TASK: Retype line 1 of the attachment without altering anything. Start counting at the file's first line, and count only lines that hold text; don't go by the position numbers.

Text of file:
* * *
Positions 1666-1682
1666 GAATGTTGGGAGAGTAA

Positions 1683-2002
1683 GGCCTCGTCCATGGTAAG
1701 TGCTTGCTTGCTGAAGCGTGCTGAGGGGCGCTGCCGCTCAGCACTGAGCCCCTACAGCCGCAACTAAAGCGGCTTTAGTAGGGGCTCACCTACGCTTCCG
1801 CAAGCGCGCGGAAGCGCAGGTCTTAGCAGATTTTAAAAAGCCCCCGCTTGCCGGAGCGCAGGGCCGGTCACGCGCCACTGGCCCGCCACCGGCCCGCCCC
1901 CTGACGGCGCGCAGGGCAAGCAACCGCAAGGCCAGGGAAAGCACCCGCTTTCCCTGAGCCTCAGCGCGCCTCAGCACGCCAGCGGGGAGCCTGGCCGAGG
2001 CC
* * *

Positions 1666-1682